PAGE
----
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April 06 2015

aren
08:47
wandering spark lightning
Tags: science anigif
Reposted fromlokrund2015 lokrund2015 viaSam90 Sam90

March 29 2015

06:58
0219 1f82 390

pizzaotter:

chibi-masshuu:

fencehopping:

Giant balloon popping in slow motion.

Blood bending is real.

This is the coolest thing ever.

Tags: science anigif
Reposted fromlifu lifu viarepostedfrom repostedfrom

March 19 2015

aren
23:04
Flight videos deconstructed
Reposted fromvith vith viaoopsiak oopsiak

February 09 2015

aren
23:43
aren
08:46
Universe No. 25
from John B Calhoun: "Death Squared. The Explosive Growth and Demise of a Mouse Population", Proc R Soc Med. 1973 Jan; 66(1 Pt 2): 80–88.

Sci-Fi Dystopias We've Actually Created:
Universe No. 25

by Robert Brockway (Cracked, June 13, 2012)

Let's set the scene: A brilliant, eccentric scientist devotes his life to refining the perfect society. After two dozen iterations, he finally hits it: Universe 25. It is a huge, painstakingly designed megastructure with prebuilt living spaces for all of its occupants. There are no threats, no danger, no disease, and everything is provided for you. There's unlimited free, clean water and healthy food, the temperature is always 68 degrees Fahrenheit -- hell, it even cleans itself every couple of weeks. And sure, maybe it's a little disconcerting that the walls go so high and there are no exits, but really, do you need them? Where do you have to go anymore? All you have to do in this place is live happily with yourself, your wife and three other couples. It's paradise.

If it sounds too good to be true, it's not: John B. Calhoun actually built it, all the way back in 1972. The results? In just under two years, despite having every possible amenity provided for happy living, the occupants of Universe 25 turned on each other. The collapse was apocalyptic: There was rampant cannibalism and sexual deviancy, savage violence became the norm and, most damning of all, a killer apathy took root like a plague. The few occupants of Universe 25 who were not murderballing each other to death simply stopped caring about anything -- survival, life, morality -- they all but laid down and died.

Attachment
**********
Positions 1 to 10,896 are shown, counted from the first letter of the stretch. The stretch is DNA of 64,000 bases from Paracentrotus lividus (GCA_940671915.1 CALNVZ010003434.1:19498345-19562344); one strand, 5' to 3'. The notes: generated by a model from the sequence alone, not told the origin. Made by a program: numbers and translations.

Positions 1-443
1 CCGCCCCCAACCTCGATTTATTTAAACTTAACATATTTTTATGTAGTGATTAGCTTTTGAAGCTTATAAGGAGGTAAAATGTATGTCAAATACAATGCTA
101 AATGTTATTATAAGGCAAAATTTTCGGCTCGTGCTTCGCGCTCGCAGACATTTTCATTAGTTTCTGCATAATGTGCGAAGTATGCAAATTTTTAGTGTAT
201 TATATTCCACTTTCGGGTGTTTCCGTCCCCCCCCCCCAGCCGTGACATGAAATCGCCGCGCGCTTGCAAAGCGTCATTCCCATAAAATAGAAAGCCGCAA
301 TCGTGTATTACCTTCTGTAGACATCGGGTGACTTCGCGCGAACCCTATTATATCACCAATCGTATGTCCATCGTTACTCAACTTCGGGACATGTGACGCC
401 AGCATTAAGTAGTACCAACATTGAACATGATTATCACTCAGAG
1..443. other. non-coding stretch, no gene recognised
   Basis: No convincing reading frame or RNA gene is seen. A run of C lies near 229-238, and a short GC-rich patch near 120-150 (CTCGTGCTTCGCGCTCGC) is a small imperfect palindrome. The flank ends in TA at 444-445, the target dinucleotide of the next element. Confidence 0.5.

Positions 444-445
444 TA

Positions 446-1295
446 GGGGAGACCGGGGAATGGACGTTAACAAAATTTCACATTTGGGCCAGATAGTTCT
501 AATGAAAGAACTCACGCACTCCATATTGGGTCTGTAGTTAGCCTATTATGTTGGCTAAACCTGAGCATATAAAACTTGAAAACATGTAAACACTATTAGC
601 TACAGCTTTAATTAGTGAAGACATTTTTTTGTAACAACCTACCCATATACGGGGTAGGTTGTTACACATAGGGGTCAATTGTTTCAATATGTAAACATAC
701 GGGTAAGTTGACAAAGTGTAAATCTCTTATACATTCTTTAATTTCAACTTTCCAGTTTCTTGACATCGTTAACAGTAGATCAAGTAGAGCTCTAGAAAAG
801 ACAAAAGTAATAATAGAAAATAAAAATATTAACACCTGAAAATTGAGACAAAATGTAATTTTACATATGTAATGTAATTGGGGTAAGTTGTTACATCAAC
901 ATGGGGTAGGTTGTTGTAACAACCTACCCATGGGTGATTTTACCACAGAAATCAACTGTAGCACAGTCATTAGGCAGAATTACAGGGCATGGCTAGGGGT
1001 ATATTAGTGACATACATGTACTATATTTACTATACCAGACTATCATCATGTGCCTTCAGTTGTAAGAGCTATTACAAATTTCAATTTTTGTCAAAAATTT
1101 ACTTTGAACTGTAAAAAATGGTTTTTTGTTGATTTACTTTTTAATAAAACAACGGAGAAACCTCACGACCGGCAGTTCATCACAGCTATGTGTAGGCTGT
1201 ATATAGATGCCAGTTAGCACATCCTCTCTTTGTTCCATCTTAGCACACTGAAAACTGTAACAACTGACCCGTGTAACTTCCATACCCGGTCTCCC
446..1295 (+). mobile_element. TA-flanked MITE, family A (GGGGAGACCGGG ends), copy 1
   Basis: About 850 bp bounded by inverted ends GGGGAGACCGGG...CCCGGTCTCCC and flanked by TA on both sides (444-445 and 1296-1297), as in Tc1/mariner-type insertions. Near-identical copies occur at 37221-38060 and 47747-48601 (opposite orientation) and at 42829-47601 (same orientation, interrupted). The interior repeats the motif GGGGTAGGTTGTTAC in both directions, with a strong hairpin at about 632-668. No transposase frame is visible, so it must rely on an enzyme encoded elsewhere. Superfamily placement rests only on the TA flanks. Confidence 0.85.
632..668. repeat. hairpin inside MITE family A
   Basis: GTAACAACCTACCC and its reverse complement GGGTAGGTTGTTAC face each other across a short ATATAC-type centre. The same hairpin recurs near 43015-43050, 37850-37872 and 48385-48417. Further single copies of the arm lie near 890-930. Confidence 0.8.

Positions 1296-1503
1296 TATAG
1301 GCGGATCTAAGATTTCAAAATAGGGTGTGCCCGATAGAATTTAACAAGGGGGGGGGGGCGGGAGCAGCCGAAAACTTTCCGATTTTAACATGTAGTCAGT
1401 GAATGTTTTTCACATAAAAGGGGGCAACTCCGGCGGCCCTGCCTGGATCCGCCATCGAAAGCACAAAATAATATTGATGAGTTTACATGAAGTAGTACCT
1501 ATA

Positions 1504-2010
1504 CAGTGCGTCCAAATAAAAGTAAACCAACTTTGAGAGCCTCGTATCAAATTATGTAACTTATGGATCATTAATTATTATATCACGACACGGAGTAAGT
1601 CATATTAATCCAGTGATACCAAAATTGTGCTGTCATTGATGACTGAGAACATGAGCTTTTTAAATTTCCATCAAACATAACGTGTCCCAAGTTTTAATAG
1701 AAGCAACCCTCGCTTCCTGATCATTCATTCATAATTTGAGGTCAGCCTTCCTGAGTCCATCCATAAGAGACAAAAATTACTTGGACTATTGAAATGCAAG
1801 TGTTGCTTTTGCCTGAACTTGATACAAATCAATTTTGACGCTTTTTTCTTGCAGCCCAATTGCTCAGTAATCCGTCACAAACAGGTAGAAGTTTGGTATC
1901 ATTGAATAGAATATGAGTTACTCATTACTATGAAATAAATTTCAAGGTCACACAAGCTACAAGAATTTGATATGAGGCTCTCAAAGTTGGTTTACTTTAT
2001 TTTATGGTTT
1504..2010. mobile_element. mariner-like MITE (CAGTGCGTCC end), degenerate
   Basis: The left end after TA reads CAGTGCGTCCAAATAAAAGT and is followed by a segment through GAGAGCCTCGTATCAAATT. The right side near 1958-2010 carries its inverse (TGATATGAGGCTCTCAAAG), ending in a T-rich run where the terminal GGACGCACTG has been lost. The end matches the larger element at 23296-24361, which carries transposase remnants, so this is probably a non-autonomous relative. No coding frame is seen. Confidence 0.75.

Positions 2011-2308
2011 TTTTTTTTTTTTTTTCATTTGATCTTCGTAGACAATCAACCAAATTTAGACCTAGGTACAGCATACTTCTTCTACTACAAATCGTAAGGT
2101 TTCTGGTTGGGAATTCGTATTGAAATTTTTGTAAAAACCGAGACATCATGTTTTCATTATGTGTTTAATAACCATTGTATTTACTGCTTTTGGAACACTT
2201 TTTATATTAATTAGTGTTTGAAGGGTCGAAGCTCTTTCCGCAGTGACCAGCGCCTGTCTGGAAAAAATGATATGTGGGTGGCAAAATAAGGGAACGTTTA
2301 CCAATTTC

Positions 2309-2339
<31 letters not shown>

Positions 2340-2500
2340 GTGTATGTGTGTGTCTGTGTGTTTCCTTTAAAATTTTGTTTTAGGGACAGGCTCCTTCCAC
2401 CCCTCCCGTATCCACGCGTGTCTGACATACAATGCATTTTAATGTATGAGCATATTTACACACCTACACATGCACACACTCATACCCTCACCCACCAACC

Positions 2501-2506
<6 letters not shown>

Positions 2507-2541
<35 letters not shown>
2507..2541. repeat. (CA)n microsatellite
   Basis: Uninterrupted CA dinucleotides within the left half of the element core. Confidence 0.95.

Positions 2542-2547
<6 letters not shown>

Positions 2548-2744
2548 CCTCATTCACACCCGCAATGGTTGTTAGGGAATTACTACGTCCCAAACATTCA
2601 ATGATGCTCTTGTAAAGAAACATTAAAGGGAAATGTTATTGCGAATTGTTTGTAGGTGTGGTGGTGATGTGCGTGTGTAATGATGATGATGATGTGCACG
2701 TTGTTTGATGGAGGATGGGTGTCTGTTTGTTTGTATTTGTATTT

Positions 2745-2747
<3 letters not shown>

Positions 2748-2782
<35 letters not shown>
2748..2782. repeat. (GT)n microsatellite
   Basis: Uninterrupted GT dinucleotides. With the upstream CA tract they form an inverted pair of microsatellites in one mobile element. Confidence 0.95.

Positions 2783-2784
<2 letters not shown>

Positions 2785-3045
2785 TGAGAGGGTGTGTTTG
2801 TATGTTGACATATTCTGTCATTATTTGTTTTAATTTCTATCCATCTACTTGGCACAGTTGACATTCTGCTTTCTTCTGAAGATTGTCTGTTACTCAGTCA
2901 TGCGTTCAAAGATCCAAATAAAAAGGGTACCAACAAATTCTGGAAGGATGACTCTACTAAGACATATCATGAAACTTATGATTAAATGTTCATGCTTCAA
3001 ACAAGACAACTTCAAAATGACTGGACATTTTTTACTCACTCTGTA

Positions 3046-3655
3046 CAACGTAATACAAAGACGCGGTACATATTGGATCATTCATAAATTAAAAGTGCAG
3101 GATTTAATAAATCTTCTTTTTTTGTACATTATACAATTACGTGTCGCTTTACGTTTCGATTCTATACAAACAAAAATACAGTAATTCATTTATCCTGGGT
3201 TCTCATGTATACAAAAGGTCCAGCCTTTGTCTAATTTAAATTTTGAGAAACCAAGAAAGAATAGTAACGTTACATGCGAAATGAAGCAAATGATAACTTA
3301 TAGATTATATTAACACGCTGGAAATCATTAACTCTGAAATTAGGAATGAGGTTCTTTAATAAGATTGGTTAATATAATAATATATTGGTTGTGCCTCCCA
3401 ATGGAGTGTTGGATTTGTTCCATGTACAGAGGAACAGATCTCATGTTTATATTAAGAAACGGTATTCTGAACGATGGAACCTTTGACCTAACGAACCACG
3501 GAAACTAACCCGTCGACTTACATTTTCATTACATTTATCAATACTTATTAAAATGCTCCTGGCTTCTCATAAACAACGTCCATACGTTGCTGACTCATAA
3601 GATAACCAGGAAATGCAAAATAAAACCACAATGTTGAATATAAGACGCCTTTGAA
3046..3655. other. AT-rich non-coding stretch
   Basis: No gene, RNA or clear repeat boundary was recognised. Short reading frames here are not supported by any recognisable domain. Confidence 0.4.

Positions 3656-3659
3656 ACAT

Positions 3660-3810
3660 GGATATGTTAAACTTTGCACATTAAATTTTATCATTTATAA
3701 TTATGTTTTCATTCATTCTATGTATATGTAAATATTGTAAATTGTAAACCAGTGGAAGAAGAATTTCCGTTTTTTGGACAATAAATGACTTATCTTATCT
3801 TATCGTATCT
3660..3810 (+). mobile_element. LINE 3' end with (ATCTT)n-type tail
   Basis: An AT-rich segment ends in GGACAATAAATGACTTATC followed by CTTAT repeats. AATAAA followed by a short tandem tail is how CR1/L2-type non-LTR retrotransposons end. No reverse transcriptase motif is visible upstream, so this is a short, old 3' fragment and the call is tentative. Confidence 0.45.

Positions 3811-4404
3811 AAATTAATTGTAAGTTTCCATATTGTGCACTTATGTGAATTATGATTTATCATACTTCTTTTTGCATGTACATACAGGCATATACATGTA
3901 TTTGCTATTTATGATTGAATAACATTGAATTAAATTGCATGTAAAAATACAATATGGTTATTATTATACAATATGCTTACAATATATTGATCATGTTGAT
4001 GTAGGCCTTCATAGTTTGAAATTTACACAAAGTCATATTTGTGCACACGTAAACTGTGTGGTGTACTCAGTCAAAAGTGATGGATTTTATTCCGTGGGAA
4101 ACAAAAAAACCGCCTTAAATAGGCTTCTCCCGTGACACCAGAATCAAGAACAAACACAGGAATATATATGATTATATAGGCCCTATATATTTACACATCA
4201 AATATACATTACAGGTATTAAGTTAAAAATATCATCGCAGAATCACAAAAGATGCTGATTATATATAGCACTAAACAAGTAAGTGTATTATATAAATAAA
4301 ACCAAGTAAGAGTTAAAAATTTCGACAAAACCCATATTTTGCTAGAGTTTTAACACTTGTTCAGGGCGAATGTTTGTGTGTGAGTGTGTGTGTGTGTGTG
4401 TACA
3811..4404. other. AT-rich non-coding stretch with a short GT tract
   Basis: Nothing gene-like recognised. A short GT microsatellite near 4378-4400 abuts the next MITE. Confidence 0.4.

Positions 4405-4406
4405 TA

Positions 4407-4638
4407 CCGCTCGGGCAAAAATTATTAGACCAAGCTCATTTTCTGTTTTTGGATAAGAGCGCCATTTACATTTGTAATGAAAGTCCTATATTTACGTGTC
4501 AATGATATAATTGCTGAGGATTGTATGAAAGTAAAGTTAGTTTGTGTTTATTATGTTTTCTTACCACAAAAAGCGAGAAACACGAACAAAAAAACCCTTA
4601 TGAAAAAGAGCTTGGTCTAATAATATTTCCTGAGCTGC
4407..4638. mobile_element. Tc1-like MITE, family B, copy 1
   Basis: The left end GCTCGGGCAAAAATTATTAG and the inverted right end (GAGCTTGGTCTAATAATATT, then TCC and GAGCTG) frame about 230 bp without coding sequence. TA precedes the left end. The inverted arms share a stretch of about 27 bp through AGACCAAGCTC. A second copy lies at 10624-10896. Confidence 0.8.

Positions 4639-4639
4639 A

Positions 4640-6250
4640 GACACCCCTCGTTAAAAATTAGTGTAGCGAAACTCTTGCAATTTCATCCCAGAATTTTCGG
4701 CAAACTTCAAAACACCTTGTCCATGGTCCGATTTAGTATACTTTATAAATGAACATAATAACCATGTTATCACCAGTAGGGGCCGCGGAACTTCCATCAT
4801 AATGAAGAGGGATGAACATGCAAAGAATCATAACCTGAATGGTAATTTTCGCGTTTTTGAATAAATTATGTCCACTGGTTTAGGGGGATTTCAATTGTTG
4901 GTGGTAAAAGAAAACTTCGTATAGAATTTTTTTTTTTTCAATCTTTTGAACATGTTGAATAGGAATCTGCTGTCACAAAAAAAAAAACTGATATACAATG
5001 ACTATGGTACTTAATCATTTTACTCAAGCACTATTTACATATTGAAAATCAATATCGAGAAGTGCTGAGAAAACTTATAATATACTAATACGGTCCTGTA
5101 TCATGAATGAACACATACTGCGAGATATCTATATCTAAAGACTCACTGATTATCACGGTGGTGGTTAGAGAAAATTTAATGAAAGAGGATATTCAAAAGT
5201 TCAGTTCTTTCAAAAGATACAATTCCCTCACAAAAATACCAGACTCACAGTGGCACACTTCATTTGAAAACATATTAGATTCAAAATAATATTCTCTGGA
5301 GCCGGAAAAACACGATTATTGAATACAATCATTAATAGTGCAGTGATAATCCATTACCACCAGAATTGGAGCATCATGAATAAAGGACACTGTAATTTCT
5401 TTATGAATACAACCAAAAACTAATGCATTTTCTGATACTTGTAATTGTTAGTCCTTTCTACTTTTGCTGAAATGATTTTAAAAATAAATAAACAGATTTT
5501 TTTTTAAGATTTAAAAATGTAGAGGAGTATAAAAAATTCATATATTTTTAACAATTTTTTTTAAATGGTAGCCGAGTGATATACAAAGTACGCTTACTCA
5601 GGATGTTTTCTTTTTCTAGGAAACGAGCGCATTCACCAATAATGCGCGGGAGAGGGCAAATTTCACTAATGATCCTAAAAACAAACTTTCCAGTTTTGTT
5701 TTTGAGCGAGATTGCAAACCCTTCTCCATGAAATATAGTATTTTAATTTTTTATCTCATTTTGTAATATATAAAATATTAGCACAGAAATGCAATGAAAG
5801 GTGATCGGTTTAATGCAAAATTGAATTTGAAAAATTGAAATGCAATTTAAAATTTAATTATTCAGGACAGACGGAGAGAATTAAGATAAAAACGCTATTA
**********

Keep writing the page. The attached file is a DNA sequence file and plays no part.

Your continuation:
But it wasn't that big a deal; they were just a bunch of stupid mice, after all.

Universe 25 was a 101-square-inch tank, carefully engineered to safely and comfortably hold over 1,000 mice. Everything was provided for a little mouse heaven, but it's like Rodent Sartre said: Hell is other mice.

There were only four breeding pairs at first, but then nature took over. When Universe 25's population reached 600 mice -- not even close to capacity -- growth began to slow. At a staggering 2,200 mice, twice the maximum comfortable occupancy, growth of Universe 25 stopped altogether. But it was too late; the environment could not regulate. Living with such overcrowding had ruined the mice psychologically. Without normal designated tasks like protection and food gathering, the mice became psychotically, randomly violent. Or else they turned into something worse: One of the ominously dubbed "Beautiful Ones." The Beautiful Ones didn't want sex, they didn't want to fight, they didn't want anything -- the world started destroying itself around them and all they did was eat, sleep and groom themselves. With the only potential mates being rage virus psychos or impotent, navel-gazing egomaniacs, all breeding stopped, and Universe 25 collapsed completely.